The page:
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"Fight For Interest Of Patients Too"
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Most Rev. Joseph Afrifa-Agyekum, the Episcopal Chairman of the National Catholic Health Service, has appealed to health workers to champion the interests of their patients with the same aggressiveness with which they fight for better service conditions.

He was addressing the National Catholic Health Service 7th Annual Conference in Ho under the theme "Health System Performance: Meeting Stakeholder Expectations". Most Rev Afrifa-Agyekum said the legitimate expectations of health workers for better conditions of service did not correspond with their interest in meeting the expectations of their patients and employers as well.

He said the only reason for which the healthcare system existed "is to care for patients, to ensure that the human person is maintained in the best possible state of good health in terms of their mental, physical and spiritual wellbeing".

Most Rev Afrifa-Agyekum said the health institution was losing its focus of genuine concern for patients and employers and shifting on to material possessions. "We consider the patient a nuisance, we think they are too demanding, we think they are a bother, we think they are wasting our time," he said.

He said it should be interesting to see Health Workers "go on strike because patients have to wait too long to see a doctor at the outpatient department, or that health facilities do not have drugs sufficiently in stock to meet the prescription requirements of their patients".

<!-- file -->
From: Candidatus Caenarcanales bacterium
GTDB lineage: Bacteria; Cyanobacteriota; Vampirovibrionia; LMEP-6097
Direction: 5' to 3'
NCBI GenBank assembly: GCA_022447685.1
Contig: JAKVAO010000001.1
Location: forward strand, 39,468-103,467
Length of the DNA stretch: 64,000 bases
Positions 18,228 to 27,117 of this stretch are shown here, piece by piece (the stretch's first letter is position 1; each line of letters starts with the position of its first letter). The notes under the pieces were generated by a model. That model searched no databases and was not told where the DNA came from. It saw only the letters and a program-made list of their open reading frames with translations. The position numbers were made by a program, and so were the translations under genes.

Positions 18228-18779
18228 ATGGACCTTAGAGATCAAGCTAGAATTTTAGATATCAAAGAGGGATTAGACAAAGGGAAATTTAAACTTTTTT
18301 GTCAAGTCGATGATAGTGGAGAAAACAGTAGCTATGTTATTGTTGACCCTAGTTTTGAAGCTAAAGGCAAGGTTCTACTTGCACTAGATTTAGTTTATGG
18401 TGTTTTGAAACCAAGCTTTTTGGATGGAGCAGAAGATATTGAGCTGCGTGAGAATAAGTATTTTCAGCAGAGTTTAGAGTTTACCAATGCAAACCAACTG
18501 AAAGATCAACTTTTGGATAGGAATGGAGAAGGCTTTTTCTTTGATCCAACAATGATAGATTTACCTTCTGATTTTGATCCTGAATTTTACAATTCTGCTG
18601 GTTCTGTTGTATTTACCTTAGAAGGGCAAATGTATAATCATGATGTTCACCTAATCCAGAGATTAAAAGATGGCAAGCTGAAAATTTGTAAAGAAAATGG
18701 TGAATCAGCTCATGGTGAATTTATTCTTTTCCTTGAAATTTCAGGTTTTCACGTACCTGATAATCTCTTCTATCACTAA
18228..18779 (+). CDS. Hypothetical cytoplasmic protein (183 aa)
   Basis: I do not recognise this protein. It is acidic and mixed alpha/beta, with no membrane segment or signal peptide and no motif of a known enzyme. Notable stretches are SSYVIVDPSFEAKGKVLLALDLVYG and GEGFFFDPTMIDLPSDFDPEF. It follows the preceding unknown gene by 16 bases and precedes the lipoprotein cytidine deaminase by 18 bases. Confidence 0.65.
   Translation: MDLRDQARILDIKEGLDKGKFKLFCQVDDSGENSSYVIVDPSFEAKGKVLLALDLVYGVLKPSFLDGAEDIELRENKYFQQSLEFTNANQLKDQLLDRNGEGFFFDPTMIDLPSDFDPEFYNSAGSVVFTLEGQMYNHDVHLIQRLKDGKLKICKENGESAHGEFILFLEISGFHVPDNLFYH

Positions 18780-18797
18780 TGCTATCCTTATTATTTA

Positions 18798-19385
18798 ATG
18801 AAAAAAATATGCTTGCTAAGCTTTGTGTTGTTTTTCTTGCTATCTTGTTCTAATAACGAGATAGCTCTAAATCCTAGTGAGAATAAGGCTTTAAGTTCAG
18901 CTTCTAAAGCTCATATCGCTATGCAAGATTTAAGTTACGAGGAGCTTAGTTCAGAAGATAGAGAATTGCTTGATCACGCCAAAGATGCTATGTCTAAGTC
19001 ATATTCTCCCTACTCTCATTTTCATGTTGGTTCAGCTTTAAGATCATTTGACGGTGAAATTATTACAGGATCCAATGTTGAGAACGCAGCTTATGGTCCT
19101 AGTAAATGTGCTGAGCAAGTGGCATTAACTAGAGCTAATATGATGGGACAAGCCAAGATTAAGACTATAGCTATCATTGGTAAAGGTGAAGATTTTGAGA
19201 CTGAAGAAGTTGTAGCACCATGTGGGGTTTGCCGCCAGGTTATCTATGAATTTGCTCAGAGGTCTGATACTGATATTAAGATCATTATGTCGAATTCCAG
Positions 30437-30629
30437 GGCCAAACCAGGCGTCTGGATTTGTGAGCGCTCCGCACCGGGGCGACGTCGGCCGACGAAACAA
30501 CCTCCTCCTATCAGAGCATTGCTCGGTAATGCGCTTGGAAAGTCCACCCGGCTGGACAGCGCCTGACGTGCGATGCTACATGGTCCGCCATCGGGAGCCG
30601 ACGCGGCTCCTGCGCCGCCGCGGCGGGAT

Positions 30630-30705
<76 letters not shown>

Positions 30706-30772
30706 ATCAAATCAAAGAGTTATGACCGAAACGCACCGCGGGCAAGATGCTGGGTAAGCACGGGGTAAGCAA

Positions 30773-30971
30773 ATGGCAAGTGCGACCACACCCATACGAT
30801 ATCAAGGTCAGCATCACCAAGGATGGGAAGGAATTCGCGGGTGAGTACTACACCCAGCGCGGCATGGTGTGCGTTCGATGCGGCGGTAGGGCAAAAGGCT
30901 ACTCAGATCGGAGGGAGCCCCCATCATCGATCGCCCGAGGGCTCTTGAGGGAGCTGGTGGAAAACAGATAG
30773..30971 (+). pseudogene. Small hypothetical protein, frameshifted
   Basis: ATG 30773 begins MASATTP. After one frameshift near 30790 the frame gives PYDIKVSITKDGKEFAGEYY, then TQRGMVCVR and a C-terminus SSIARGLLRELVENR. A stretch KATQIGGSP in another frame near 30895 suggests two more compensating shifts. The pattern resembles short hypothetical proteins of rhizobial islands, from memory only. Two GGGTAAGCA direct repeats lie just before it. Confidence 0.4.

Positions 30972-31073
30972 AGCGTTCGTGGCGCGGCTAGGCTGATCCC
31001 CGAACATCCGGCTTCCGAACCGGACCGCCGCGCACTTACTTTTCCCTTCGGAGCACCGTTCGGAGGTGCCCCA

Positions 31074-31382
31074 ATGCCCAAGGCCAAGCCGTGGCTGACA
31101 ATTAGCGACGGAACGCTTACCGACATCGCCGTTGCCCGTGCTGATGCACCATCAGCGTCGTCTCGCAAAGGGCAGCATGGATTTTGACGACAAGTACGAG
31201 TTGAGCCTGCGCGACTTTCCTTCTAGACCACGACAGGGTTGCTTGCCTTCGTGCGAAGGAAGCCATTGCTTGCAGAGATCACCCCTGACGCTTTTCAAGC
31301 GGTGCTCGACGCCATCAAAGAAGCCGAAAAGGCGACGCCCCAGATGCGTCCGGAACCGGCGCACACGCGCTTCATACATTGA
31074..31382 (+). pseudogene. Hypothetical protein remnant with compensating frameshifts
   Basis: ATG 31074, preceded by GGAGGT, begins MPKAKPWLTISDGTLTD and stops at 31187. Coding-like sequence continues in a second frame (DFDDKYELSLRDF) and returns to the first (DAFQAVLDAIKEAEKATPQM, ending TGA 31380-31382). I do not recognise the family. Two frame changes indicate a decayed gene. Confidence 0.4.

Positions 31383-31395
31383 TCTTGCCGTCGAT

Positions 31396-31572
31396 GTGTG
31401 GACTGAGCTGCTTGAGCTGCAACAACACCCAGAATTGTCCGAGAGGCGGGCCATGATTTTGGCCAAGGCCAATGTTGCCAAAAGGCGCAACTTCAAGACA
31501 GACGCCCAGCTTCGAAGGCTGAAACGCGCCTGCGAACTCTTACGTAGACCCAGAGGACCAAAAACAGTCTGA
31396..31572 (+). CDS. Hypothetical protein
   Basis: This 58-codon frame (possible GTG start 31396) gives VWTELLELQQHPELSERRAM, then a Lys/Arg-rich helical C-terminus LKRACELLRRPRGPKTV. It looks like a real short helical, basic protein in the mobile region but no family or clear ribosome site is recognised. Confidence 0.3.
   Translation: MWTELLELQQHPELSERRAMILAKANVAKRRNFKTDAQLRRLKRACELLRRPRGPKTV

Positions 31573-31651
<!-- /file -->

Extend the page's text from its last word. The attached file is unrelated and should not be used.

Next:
Mr Joseph Amenowode, Volta Regional Minister in a speech read for him commended the immense support of the Catholic Health Service in the region especially in the rural areas. He called on all health service providers to package their services to meet the expectations of their customers.

Mr Amonowode decried the bad attitudes of some health workers towards their clients which "sometimes drive away service seekers from patronizing the services at the health facilities and instead resort to other unorthodox means".

Dr Gilbert Buckle, Executive Secretary of the Department of Health (DOH) of the National Catholic Secretariat, said the work principle of staff of Catholic Health Institutions should reflect the values of the church. He said the number of patients treated did not matter as much as the quality of service rendered.

Dr Buckle said the NHIS was exerting "phenomenal" pressures on the finances of the health institutions, bringing some of them to near collapse. Dr Macdamien Dedzo, the Volta Regional Director of the Ghana Health Service, called for a change in the attitude of health workers for the better. The Conference awarded individual and institutions for meritorious service and good performance.

Dr Sylvanus Kwesi Amuzu, a Specialist Paediatrician at the Holy Family Hospital and Dr Alphonse Ring de Cimann, a Sudanese at the Saint Francis Xavier Hospital, Assin-Fosu, got the meritorious awards for long years of dedication.

Saint Joseph Clinic and Maternity, Kwawu-Tafo, was best clinic, Saint Anthony's Hospital, Dzodze, best hospital, Holy Family Nurses Training College, Berekum, best training institution and Navrongo/ Bolgatanga Diocese, best diocese.

The Dominican Sisters, operating the Saint Dominic Hospital at Akwatia, Medical Mission Secular Institute, Saint Martin's Hospital, Ekwe, Western Region and Missionary Sisters working at the Holy Family Hospital at Nkawkaw were also awarded for long years of service.
Source: GNA

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